Artificial Intelligence

Learning via Non-Convex Min-Max Games

When:
Friday, November 15, 2019, 11:00am - 12:00pm PSTiCal
Where:
1016
This event is open to the public.
Type:
AI Seminar
Speaker:
Meisam Razaviyayn, USC
Video:
https://bluejeans.com/s/DxDX7
Description:
Recent applications that arise in machine learning have surged significant interest in solving min-max saddle point games. These applications include training generative adversarial networks, defense against adversarial attacks, and fair inference in machine learning, to name just a few.
While the min-max optimization problem has been extensively studied in the convex-concave regime, our knowledge for the non-convex scenario is still very limited. In this talk, we study the problem in the non-convex regime and show that an $\epsilon$--first order stationary point of the game can be computed  when one of the player’s objective can be optimized to global optimality efficiently.  We discuss the application of the proposed algorithm and theory in defense agains adversarial attacks to neural networks, generative adversarial networks, fair learning, and generative adversarial imitation learning.
 
This is a joint work with Maher Nouiehed (USC), Tianjian Huang (USC), Maziar Sanjabi (EA Sports), Ahmad Beirami (Facebook Research), Jimmy Ba (Vector Institute), and Jason D. Lee (Princeton).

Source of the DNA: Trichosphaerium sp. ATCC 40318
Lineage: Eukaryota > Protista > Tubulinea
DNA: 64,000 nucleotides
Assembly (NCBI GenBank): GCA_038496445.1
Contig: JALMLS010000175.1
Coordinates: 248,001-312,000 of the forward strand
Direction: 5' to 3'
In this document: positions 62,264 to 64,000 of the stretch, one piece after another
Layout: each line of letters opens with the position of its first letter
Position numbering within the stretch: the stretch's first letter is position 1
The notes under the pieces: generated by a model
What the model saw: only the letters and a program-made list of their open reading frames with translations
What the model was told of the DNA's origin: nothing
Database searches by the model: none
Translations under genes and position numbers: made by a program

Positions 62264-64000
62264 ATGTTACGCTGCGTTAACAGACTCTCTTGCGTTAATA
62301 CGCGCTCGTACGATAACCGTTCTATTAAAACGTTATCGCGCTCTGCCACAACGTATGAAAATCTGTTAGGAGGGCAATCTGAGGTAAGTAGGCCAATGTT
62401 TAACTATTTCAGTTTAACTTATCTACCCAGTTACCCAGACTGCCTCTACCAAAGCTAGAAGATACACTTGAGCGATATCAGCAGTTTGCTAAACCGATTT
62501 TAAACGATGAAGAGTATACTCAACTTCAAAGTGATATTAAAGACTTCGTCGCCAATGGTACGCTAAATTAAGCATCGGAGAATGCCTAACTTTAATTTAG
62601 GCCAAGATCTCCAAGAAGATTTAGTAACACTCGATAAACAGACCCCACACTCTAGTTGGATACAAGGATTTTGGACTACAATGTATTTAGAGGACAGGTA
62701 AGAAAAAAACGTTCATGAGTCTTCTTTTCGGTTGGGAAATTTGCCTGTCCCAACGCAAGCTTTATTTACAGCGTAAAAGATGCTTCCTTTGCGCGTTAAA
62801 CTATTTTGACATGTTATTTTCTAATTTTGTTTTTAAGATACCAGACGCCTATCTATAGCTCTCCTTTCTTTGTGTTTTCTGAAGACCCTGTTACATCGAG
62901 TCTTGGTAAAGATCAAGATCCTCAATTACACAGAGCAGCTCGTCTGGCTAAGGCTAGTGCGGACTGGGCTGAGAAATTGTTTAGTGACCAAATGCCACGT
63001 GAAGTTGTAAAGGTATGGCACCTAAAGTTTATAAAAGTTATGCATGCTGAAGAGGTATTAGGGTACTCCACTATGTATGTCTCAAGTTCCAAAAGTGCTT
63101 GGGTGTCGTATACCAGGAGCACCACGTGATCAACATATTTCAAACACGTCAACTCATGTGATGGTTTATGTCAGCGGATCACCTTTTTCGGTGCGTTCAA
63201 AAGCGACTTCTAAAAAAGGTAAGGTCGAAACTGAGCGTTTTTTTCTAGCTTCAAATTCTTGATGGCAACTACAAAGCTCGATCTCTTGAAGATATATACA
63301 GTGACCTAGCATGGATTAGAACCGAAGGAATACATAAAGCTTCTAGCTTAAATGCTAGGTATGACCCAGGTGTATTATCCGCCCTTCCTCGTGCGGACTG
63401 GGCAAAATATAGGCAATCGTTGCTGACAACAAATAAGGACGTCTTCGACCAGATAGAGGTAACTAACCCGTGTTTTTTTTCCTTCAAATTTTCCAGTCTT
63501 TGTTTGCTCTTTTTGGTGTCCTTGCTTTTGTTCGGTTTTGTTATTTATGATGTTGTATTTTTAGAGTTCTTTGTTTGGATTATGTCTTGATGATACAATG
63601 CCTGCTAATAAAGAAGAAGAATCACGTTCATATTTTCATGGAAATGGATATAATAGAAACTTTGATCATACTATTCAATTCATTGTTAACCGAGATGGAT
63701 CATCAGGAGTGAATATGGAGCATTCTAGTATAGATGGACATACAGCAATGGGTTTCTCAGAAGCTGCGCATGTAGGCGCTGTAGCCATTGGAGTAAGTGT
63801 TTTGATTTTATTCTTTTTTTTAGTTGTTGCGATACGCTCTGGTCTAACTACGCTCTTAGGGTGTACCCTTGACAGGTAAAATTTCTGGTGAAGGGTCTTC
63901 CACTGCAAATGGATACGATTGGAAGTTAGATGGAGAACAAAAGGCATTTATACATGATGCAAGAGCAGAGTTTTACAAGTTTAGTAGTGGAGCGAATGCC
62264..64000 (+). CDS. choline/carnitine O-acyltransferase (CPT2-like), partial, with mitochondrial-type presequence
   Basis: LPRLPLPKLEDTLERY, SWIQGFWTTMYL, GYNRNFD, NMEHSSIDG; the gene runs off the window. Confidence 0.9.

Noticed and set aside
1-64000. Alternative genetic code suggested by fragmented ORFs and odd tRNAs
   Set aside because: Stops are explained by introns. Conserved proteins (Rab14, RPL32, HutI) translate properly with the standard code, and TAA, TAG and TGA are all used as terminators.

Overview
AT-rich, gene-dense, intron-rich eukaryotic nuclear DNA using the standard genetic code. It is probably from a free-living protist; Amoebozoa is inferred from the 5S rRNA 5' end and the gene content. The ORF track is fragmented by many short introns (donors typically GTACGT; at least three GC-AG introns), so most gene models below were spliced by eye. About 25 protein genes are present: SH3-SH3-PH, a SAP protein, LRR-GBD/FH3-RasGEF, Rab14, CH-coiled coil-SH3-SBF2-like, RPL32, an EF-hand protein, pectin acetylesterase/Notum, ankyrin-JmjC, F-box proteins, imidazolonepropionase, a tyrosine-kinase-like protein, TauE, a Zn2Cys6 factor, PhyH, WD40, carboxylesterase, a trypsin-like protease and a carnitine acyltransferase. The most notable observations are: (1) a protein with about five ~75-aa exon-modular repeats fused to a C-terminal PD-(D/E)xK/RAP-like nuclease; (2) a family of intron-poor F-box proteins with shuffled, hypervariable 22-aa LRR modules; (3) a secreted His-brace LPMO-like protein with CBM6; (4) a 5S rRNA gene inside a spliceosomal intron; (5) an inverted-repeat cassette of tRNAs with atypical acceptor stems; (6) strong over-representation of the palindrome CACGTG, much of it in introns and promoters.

Meisam Razaviyayn is an assistant professor of Industrial and Systems Engineering and Computer Science at the University of Southern California. Prior to joining USC, he was a postdoctoral research fellow in the Department of Electrical Engineering at Stanford University. He received his PhD in Electrical Engineering with minor in Computer Science at the University of Minnesota under the supervision of Professor Tom Luo. He obtained his MS degree in Mathematics under the supervision of Professor Gennady Lyubeznik. Meisam Razaviyayn is the recipient of IEEE Data Science Workshop Best Paper Award in 2019, the Signal Processing Society Young Author Best Paper Award in 2014, and the finalist for Best Paper Prize for Young Researcher in Continuous Optimization in 2013 and 2016. His research interests include the design and analysis of large scale optimization algorithms arise in modern data science era.
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